In his blog, Gosling even notes that he needed a lawyer to resign from Oracle:
Key departures have included Java founder James Gosling, XML co-inventor Tim Bray, and Simon Phipps, Sun's chief open source officer. After serving as CTO of client software at Sun, Gosling worked for a couple months with the same title at Oracle before leaving in April under what appears to be acrimonious circumstances. Bray, who was director of Web technologies at Sun, also quickly left Oracle, becoming a developer advocate at Google (NASDAQ:GOOG). Phipps, never offered a job at Oracle, is open source strategy director at integrator and identity platform vendor ForgeRock.
Other departures include Sun engineers Charles Nutter and Thomas Enebo, who shepherded the development of the JRuby programming language at Sun but joined Engine Yard last summer several months after the Oracle acquisition of Sun was announced. A key developer on the open source Hudson continuous build project, Kohsuke Kawaguchi left in April to form a company to continue working on Hudson.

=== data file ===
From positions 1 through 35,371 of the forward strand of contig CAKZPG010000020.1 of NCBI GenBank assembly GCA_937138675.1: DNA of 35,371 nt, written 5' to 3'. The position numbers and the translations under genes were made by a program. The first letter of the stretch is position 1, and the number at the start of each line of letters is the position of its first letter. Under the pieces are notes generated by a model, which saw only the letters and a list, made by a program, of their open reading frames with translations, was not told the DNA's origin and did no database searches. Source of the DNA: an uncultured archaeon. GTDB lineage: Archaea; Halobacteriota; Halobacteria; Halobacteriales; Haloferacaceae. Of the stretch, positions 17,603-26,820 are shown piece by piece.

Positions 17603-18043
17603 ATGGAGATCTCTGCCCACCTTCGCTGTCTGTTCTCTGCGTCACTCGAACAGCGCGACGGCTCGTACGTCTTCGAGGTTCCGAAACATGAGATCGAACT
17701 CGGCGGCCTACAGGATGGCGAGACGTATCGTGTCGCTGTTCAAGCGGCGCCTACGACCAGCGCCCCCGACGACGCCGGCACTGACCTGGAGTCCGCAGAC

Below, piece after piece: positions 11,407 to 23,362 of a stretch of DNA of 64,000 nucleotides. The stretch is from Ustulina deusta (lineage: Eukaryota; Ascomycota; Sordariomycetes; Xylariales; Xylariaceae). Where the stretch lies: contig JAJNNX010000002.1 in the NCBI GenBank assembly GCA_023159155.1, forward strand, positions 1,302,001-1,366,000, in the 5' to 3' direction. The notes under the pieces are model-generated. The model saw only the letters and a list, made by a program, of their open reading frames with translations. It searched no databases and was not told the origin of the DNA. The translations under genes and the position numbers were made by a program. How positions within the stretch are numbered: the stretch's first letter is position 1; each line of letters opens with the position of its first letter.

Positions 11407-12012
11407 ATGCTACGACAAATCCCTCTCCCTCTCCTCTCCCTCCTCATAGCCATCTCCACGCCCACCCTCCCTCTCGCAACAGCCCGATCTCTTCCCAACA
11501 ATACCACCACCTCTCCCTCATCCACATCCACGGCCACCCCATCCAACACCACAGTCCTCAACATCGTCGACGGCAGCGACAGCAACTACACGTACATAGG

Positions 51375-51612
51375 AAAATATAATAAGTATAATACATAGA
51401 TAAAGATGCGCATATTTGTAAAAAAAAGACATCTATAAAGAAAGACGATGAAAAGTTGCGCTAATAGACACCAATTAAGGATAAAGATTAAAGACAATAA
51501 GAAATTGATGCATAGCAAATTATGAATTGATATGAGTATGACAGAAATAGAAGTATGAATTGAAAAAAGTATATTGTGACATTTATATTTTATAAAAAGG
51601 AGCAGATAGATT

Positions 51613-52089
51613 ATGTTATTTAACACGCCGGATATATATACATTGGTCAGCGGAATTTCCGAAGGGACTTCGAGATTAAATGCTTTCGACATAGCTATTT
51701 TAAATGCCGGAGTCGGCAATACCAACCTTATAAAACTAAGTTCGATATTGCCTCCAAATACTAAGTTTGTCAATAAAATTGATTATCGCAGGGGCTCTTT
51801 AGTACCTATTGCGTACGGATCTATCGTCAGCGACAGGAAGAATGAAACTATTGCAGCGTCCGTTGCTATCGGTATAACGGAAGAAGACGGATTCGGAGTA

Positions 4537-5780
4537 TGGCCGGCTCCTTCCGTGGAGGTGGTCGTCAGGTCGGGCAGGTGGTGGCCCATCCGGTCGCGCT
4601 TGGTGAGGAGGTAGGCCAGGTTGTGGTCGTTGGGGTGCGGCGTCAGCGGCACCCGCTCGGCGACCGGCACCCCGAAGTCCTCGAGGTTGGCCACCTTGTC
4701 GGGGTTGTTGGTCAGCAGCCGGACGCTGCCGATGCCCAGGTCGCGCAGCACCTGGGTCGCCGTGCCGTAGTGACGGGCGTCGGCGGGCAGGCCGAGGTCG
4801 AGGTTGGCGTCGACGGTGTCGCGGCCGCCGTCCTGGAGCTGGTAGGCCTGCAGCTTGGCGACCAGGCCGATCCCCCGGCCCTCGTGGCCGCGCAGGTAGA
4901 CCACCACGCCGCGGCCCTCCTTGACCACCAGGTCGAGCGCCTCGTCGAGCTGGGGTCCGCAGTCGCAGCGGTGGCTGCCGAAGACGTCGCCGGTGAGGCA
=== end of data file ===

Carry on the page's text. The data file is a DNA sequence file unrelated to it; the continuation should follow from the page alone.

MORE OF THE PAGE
It is a sad commentary to say that Oracle is more bureaucratic than Sun, given Sun had become one of the most bureaucratic, least entrepreneurial tech companies in Silicon Valley.
Between all this [answering emails] and spending quality time with my lawyer, resigning has been a full time job (before I quit, several friends said I'd need a lawyer because "this is Oracle we're talking about"... sadly, they were right).
It’s also telling that Oracle shareholders got a lot less technology than they were promised from the acquisition.
I wonder how much of a loss it really is to Oracle. First, while these were very capable people, they obviously weren’t enough to make Sun successful anymore. Was it because of a bad strategy? Lack of marketing? Or have the returns to innovation disappeared in the mature enterprise IT segment? I don’t know, but if the strategy had been working, Sun wouldn’t have needed to sell itself off.
Also, what use does Oracle have for innovation? Their focus is service, support, scope, reach, control, perhaps reliability. Again, the entire segment seems to be rewarding turnkey solutions — or successful lock-in strategies — rather than new technology.
Finally, I can’t say I’m all that surprised. Big acquisitions nearly always add revenue and destroy value.